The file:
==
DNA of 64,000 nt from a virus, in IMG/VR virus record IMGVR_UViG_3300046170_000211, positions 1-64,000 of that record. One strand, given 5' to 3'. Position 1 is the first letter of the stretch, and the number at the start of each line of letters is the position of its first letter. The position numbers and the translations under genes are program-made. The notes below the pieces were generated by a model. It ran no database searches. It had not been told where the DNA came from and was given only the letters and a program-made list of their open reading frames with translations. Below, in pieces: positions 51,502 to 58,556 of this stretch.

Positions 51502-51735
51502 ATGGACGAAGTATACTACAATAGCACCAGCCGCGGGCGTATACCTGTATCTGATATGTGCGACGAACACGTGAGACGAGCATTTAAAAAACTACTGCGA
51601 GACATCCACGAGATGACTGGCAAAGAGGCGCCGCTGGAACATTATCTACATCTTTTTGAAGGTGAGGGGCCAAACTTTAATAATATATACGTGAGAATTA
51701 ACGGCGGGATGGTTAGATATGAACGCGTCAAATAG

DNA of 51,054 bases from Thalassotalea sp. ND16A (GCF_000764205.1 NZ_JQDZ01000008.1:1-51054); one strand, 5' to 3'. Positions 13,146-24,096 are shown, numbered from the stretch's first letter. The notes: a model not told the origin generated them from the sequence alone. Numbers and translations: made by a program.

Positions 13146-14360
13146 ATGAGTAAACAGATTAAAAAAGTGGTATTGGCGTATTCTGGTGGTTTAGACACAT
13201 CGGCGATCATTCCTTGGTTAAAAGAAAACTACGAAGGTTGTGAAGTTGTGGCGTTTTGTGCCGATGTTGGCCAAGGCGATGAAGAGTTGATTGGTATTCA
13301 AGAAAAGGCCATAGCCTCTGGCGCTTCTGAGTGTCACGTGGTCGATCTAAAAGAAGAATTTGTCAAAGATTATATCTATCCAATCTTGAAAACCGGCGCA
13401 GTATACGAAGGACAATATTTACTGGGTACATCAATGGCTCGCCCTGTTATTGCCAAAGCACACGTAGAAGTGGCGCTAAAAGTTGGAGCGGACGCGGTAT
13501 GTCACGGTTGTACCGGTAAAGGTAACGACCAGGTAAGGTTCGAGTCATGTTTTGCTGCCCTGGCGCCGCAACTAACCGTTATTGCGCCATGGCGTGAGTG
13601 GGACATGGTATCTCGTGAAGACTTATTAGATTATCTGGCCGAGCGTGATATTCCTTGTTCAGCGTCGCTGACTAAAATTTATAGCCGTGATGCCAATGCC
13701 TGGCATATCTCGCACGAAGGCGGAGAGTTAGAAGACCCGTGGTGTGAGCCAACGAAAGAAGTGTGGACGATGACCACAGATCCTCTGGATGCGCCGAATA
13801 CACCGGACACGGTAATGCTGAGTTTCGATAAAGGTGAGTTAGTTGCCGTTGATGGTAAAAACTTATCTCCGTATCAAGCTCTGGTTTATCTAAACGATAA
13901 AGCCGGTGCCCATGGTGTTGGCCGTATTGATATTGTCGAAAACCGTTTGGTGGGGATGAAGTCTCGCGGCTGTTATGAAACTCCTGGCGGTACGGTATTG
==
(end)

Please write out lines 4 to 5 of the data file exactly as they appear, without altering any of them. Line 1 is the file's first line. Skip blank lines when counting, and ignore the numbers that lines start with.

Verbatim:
51601 GACATCCACGAGATGACTGGCAAAGAGGCGCCGCTGGAACATTATCTACATCTTTTTGAAGGTGAGGGGCCAAACTTTAATAATATATACGTGAGAATTA
51701 ACGGCGGGATGGTTAGATATGAACGCGTCAAATAG